Fox Animation Studios

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For the programming block, see Animation Domination.
Fox Animation Studios
Former type Division of 20th Century Fox
Industry CGI animation
Motion pictures
Stop-motion
Traditional animation
Fate Shut down
Founded 1994
Founders Don Bluth
Gary Goldman
Stephen Brain
Defunct 2000
Headquarters Phoenix, Arizona
Products Animated features
Owners News Corporation
Employees 380 (1999)
Parent 20th Century Fox Animation

Fox Animation Studios was an American animation production company located in Phoenix, Arizona and was a division of 20th Century Fox Animation.

After the bankruptcy of Ireland-based Sullivan Bluth Studios in 1994, animators Don Bluth and Gary Goldman returned to the United States and were hired by Bill Mechanic, then-chairman of 20th Century Fox, to be the creative heads of the animation studio. Mechanic and John Matoian, President of Fox Family Films, also brought in Stephen Brain (Executive VP at Silver Pictures) as Senior VP/General Manager to oversee the startup of the studio and run day-to-day operations of the division.

The studio closed in 2000, after the financial failure of their third film, Titan A.E..

History[edit]

Founding[edit]

The company was designed to compete with Walt Disney Feature Animation, which had phenomenal success during the late 1980s and early 1990s with the releases of films such as The Little Mermaid (1989), Beauty and the Beast (1991), Aladdin (1992) and The Lion King (1994). Walt Disney Pictures veterans Bluth and Goldman came in 1994 to Fox from Sullivan Bluth Studios, which had produced The Secret of NIMH, An American Tail, The Land Before Time, and both All Dogs Go To Heaven and Rock-a-Doodle, among other films.[1]

Before Don Bluth came to Fox, the studio released three animated features during the 1990s which were produced by outside studios - FernGully: The Last Rainforest, Once Upon a Forest, and The Pagemaster, the latter two of which were both commercial and critical failures. Even before, Fox distributed two Ralph Bakshi features, Wizards and Fire and Ice, and Raggedy Ann & Andy: A Musical Adventure by Richard Williams.

Productions and closure[edit]

Fox Animation Studios did not achieve the same level of success as Disney's animated crop. Only one of its two theatrical releases, Anastasia (1997), found critical and box-office success. Its other theatrical release Titan A.E. (2000) got mixed reviews and was a costly flop. Almost a year before Titan A.E., 20th Century Fox laid off 300 of the 380 people who worked at the Phoenix studio[2] in order to "make films more efficiently"[3] and on June 27, 2000, the studio was shut down.[4] Their last film set to be made would have been an adaptation of Wayne Barlowe's illustrated novel Barlowe's Inferno, and it was set to be done with near complete CGI.[5]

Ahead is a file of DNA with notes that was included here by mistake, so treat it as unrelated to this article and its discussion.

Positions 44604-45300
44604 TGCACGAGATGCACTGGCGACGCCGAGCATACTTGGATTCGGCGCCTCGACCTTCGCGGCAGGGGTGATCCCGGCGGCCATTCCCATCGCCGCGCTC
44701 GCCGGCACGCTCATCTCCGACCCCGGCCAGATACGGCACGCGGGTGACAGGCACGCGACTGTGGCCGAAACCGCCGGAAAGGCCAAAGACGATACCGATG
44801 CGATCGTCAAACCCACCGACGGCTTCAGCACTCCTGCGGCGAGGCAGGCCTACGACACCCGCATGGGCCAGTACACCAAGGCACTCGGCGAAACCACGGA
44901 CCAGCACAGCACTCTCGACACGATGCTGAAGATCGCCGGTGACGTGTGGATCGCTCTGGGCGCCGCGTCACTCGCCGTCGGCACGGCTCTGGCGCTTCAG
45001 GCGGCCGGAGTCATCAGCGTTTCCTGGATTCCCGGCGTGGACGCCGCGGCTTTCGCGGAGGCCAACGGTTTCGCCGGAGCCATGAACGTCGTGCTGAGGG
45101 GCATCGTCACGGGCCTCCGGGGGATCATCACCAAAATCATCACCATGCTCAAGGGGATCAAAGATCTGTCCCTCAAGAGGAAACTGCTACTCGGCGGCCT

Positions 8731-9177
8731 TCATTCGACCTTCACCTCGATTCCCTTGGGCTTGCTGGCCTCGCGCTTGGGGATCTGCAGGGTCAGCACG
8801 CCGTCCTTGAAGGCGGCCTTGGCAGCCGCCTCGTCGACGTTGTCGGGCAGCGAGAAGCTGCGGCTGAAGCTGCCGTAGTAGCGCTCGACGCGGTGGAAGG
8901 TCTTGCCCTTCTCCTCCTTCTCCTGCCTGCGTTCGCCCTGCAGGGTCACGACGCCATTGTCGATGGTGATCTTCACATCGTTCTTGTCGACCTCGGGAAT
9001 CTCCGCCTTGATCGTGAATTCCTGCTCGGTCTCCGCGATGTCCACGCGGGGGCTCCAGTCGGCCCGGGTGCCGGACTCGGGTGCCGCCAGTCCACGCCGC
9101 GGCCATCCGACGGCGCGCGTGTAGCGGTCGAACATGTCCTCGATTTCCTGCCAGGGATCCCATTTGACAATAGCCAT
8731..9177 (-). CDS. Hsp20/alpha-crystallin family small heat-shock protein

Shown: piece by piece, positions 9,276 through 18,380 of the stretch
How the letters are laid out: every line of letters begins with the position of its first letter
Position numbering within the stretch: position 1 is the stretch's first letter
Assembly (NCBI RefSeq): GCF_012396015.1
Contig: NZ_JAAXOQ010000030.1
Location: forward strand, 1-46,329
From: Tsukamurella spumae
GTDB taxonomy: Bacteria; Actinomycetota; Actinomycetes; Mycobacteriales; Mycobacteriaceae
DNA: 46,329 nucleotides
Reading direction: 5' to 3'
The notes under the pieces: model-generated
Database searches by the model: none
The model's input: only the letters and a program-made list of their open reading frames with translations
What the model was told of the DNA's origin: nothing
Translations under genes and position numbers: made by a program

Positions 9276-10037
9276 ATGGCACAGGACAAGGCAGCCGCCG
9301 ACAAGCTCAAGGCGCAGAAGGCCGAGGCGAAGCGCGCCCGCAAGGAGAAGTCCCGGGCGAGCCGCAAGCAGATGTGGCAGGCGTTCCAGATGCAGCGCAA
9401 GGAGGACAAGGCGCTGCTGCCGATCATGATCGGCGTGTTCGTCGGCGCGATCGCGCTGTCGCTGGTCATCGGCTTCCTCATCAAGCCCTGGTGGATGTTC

Fox Animation Studios' only other productions were the PBS television series Adventures from the Book of Virtues, and two direct-to-video sequels to Anastasia and FernGully, Bartok the Magnificent and FernGully 2: The Magical Rescue. Out of all the sequels and spinoffs based on existing Don Bluth properties, Bartok was the only of which to actually have Bluth and Goldman as directors.

Filmography[edit]

Feature films[edit]

Direct-to-video[edit]

Contributed[edit]

See also[edit]

References[edit]

  1. ^ Kaye, Jeff (1994-05-06). "Company Town - Fox Heats Up the Animation Wars - Movies: Heavyweight Don Bluth discusses the deal that will bring him and Gary Goldman home from Ireland.". Los Angeles Times. Retrieved 2011-01-08. 
  2. ^ Lauria, Larry. "A Conversation With The New Don Bluth". Animation World Network. Retrieved 2011-01-08. 
  3. ^ Linder, Brian (2000-06-27). "Fox Animation Studios Closes Its Doors". IGN. Retrieved 2011-01-08. 
  4. ^ Eller, Claudia (2000-06-29). "20th Century Fox Closes Its Phoenix Animation Studio". Los Angeles Times. Retrieved 2011-01-08. 
  5. ^ Snider, Mike (2010-02-09). "Concept artist Wayne Barlowe on 'Dante's Inferno', Hell and video games". USA Today. Retrieved 2011-01-08. 
  6. ^ Felperin, Leslie. "The Prince of Egypt (1998)". Sight & Sound (January 1999) (British Film Institute). Retrieved July 20, 2014. 

External links[edit]